[We’re pleased to welcome author Guillaume Carton of the Institut Supérieur de Gestion, France. Carton recently published an article in the Journal of Management Inquiry entitled “Bridging the Research-Practice Divide: A Study of Scholar-Practitioners’ Multiple Role Management Strategies and Knowledge Spillovers across Roles,” co-authored by Paula Ungureanu of the University of Modena and Reggio Emilia, Italy. From Carton:]
What inspired you to be interested in this topic? We both did our PhD investigating the theory-practice divide in management. We wanted to contribute to the debate by bringing empirical data sets of exemplar situations through which people successfully bridge the divide. While some studies have argued that focus of rigor versus relevance determine an unbridgeable research-practice divide, others have suggested that successful exchanges occur on a daily basis thanks to people that dedicate their careers to spanning these boundaries. Yet, few studies have investigated if and how research-practice boundary spanners make it there where others are accused of failing. That is how we got interested in scholar-practitioners, individuals who successfully keep one foot each in the worlds of academia and practice and advance knowledge of both research and practice. We contacted recipients of scholar-practitioners’ prizes, and other recognized scholar-practitioners and simply asked them how they were dealing with their day-to-day multiple professional roles. Our study speaks both to the theory-practice debate and to the literature on strategies of multiple role management.
Were there findings that were surprising to you? One may think that getting a PhD or a DBA after an experience in industry, or working part-time as a consultant throughout academic tenure automatically awards the status of boundary spanner, and all the benefits it implies, such as, for instance, the knowledge advantages of a financial broker or the reputation of a cultural mediator. However, our study shows that scholar-practitioners have a very hard time defining who they are, professionally and personally speaking, because they are caught in between institutional pressures for role separation, on the one side, and their personal desideratum for role integration, on the other side.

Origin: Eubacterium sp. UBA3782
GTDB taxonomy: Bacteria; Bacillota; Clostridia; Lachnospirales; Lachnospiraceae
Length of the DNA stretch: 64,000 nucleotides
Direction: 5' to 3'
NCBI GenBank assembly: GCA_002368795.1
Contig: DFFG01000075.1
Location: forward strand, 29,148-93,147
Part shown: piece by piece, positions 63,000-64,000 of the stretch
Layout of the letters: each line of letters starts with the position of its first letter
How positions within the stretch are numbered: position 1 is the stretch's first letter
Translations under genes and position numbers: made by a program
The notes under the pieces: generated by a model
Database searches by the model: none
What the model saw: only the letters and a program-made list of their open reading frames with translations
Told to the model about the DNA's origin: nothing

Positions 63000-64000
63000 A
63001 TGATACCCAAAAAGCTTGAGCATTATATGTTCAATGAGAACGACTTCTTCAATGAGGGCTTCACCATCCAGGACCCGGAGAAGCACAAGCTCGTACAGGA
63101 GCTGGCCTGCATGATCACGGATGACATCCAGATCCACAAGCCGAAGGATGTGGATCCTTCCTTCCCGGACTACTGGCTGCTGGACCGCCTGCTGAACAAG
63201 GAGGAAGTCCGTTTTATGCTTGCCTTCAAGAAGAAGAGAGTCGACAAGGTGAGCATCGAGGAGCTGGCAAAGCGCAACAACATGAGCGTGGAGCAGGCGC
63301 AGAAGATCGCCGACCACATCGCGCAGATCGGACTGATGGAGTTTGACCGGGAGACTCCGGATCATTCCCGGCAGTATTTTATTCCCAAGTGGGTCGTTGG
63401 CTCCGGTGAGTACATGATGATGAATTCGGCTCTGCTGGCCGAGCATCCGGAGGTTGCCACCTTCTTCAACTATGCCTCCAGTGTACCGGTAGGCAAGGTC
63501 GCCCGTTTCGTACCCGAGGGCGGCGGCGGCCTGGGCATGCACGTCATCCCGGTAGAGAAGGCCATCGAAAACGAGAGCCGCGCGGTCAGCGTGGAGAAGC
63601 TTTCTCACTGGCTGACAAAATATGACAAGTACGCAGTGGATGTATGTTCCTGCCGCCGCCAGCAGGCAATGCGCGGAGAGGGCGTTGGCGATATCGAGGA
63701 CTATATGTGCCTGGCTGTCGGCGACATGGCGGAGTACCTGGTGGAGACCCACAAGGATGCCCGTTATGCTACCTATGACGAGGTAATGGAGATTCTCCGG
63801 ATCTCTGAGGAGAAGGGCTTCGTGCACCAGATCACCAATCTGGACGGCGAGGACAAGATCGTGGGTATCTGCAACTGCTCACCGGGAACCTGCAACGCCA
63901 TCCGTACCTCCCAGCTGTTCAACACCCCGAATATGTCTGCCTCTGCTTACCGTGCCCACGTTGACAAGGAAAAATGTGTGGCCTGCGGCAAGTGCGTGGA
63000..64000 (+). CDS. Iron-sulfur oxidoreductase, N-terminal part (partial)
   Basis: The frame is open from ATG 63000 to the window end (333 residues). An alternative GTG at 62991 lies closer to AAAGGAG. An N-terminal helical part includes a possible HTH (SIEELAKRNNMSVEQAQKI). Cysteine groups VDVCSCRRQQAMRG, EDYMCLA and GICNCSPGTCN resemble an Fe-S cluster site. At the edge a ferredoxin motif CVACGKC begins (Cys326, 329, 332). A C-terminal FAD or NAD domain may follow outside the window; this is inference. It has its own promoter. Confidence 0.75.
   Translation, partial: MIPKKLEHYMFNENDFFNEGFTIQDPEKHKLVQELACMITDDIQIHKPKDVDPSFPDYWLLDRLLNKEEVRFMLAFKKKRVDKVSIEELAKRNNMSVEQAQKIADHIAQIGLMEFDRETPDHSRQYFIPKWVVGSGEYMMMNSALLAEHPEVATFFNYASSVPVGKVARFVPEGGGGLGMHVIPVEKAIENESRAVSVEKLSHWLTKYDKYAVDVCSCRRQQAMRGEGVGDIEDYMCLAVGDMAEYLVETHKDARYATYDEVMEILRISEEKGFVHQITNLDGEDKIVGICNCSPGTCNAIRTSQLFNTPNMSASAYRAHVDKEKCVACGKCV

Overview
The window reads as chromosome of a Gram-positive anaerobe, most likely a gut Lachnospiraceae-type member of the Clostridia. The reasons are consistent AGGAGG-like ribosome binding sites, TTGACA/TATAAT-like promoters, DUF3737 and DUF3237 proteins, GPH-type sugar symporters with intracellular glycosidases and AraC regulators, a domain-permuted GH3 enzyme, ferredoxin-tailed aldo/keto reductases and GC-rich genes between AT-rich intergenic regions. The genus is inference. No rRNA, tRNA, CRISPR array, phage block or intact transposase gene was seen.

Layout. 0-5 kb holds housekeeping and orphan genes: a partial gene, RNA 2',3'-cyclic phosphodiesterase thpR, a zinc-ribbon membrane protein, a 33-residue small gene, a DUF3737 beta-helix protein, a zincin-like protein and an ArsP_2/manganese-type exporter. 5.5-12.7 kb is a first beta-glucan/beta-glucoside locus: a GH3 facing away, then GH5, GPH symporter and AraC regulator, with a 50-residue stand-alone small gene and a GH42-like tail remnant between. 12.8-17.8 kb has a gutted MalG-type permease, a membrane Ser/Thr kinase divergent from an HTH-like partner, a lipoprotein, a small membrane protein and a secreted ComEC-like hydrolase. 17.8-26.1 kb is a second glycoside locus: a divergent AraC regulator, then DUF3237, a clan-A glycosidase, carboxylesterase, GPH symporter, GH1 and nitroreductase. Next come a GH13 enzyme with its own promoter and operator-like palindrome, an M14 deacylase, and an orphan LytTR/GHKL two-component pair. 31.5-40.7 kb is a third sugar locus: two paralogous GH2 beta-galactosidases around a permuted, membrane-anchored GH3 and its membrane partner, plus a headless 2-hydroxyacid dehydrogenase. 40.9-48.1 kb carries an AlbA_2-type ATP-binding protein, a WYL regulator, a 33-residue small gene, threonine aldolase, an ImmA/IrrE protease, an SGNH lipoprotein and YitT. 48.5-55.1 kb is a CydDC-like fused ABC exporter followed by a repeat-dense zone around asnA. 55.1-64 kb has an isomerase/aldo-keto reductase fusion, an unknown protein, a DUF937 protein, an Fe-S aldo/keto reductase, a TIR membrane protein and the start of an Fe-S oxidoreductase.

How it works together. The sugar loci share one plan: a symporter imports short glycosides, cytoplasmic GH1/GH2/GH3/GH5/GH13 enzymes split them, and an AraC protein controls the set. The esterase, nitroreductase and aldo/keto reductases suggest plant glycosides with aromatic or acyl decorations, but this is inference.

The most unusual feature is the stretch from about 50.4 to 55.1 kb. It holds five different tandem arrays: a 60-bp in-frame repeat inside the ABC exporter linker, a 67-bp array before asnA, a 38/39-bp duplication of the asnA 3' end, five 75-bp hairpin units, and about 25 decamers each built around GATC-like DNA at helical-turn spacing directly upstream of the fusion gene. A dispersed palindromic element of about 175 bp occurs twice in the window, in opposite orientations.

Specifically, we show that scholar-practitioners move differently on the separation-integration continuum, according to how experienced they are. The less experienced scholar-practitioners seem to be more subject to pressures for role separation and follow a strategy that constantly reorders the priority of their roles, avoiding this way an overloading integration. The more the scholar-practitioners progress in their career, the more they are willing to integrate their roles, through strategies that we called “role interspacing” and “temporary role bundling” which, however, do not reach a full level of integration.
An important feature of the study is the concern not only with how boundary spanning occurs but also with what kind of knowledge gets transferred from one role to another. We found that role management strategies that are closer to the separation pole allow scholar-practitioners to make operations with contents, while strategies that are closer to the integration pole enable them to transfer across roles procedural knowledge, and, in the condition of highest role integration, metaknowledge -i.e., knowledge about who knows whom and who knows what in their social networks.
How do you see this study influencing future research and/or practice? Currently, we know almost nothing about how people or organizations successfully bridge the research/practice divide. Our paper gives a first impulse to investigate and recognize the key role of scholar-practitioners. We also go beyond scholar practitioners and provocatively suggest that a solution to bridge the academia-practice gap is to encourage also traditional scholars and practitioners to perceive themselves as fragile and at the same time resourceful boundary spanners.
Our study also brings significant contributions to role theory. The finding that professionals move differently on the separation-integration continuum according to experience can have important consequences for setting up motivational strategies for professionals at different stages of their career, as well as assisting them in their struggles to maintain a delicate equilibrium between pressures for separation and integration.
Sign up for email alerts on the JMI homepage!